Digital Audio Insider -- the economics of music and other digital content

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Digital Audio Insider is David Harrell's blog about the economics of music and other digital content. I write from the perspective of a musican who has self-released four albums with the indie rock band the Layaways.

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November 22, 2006

Is A Digital Distributor
by David Harrell
Is A Digital Distributor Retailer?
OK -- I'm not going to say "I told you so" based on the words of a single member. But as I wrote in this guest post for Moistworks a few months ago, I think is likely to become a something of digital distributor, with members trading CDs after ripping mp3s files or burning copies of the discs. While doing so is expressly forbidden by the user agreement ("fair use" copying only applies to discs you actually own), I wasn't surprised to see this comment from a member about an Online Fandom piece on the CD trading site:
I am a lala user and I very happy that I found the site. With the birth of mp3 players actually having the physical CDs are no longer necessary. I am able to upload my CDs to my computer and then post them to trade on lala.
Don't get me wrong -- I have nothing against the used CD market. My CD collection has plenty of discs I purchased used, well aware that used sales generate no income for the artist, publisher, or the label. And I fully support the right to sell or trade music you have purchased. One of my main beefs with digital downloads is that the current default iTunes album price fails to reflect that a portion of a CD's worth is derived from the fact that it has a resale value. Because you can't (legally) sell your digital downloads, this disadvantage should be factored into the price. (See this recent Medialoper post for more thoughts about digital download pricing.)

Plus, promises that 20 cents from every dollar (its fee for a trade) will make it back to artists as either a direct payment or via a fund to provide health insurance for musicians. That's a much better deal than zilch, which is what artists/labels receive from used sales, copied CD-Rs, or peer-to-peer downloads. (Though I've never believed that most "pirated" music represents a loss in revenues to labels and artists. Just because someone gives you a burned copy of disc doesn't mean you ever going to BUY the album in question...)

So if this modest royalty creates income for musicians that wouldn't have been generated otherwise, it's a good thing for all involved parties. But if is indeed morphing into a digital distributor (where you rip discs to mp3 then pass them along) with a cumbersome distribution model, its 80/20 split comes close to inverting the current iTunes royalty, where the label/artist receive 70 cents from a 99-cent download. And by creating an increasingly liquid market for used CDs, it also seems likely to cannibalize new CD sales as well, more so than the previous options of selling your discs to the local record shop or online via or eBay.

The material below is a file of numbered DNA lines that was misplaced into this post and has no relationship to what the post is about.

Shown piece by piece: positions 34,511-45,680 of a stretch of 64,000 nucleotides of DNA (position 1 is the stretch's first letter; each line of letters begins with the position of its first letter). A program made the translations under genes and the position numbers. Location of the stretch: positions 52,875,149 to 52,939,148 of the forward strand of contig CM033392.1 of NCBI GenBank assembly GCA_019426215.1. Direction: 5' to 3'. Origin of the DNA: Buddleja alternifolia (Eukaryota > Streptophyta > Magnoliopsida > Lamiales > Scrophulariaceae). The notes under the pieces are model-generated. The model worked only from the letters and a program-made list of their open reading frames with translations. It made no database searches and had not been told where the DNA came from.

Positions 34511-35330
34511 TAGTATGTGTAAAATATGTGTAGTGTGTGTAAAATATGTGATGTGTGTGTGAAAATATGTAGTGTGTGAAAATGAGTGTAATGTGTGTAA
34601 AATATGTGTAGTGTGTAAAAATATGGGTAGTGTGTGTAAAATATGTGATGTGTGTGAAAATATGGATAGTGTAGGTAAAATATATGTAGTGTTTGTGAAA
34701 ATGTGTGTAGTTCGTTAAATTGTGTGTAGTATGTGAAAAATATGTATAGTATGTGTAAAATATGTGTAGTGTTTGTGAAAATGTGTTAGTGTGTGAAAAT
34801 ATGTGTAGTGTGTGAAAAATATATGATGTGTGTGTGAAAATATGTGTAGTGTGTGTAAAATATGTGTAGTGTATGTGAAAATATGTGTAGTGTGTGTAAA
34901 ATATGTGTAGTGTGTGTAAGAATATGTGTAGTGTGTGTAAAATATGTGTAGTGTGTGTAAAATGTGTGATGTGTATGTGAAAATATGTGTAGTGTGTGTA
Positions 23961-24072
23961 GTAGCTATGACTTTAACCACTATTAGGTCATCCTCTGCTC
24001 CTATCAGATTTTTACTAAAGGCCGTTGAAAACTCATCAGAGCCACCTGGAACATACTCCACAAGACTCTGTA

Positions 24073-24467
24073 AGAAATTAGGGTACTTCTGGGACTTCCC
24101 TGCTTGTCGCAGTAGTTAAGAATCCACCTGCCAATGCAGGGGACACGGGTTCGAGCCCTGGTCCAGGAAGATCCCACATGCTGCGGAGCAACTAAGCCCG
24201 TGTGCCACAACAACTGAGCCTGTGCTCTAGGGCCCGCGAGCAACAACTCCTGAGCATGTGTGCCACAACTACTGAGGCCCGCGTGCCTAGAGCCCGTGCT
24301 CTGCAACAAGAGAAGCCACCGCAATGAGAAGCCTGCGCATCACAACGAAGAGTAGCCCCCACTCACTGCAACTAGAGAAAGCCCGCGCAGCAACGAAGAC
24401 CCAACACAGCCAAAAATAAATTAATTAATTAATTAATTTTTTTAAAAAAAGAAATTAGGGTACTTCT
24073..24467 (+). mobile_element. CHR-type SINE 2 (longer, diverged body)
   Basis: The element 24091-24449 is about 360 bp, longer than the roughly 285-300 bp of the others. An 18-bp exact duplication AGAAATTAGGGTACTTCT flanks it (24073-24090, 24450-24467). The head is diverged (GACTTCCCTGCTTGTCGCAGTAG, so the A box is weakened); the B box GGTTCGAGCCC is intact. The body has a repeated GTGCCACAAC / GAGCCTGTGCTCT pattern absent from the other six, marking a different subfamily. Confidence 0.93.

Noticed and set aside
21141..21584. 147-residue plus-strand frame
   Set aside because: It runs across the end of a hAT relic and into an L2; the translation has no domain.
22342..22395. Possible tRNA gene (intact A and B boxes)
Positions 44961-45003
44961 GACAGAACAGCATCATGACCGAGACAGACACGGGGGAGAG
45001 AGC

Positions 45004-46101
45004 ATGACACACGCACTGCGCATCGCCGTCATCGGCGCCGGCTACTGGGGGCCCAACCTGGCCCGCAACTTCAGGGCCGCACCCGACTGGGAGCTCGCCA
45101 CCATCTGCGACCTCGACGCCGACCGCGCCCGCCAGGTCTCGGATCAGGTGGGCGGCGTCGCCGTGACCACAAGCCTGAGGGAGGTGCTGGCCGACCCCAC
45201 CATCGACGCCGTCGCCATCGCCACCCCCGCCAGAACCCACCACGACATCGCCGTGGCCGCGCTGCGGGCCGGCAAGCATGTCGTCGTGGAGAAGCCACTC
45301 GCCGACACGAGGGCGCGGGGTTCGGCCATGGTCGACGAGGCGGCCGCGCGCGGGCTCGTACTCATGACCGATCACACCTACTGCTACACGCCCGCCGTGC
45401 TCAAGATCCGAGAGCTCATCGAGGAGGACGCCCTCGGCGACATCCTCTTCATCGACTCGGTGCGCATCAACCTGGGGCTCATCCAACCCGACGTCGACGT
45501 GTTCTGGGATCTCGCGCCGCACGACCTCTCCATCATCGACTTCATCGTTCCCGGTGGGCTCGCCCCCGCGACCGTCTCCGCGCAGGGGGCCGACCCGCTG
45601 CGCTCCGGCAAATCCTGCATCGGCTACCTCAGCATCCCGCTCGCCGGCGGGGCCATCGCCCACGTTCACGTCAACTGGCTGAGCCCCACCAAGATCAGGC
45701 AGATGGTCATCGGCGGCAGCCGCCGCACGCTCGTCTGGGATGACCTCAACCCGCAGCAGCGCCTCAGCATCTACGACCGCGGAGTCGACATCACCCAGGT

That's the unanswered question: does heavy trading among members supplant music sales (digital downloads and CDs) that would have otherwise occurred?

I don't know. members are -- as a group -- no doubt major music fans who probably already purchase more music than the average person. (The same has been said about peer-to-peer users.) So I'm reluctant to demonize them for ripping CDs before trading the discs. Especially when I've given serious consideration to backing up my entire CD collection on hard drives and then selling off the original discs.

But something here still (slightly) bothers me. All in all, seems like great business model for its founders (who'll be able to cash out by selling the company or going public in a few years) and an unmatched bargain for its members. (Even cheaper the eMusic!) Yet despite its warning that you're not "supposed" to retain copies of the discs you trade, has no way of enforcing that rule, nor much incentive to do so. It seems like the success of its business model (like YouTube's?) is based on the distribution of intellectual property, with a compensation formula that puts a relatively small portion of the revenue in the hands of the creators/owners of that property.

Update -- as Glenn noted in the comment, I really should be saying "retailer," not "distributor."

related: A Trade-In Value of Zilch, Karma Police (guest post at Moistworks)


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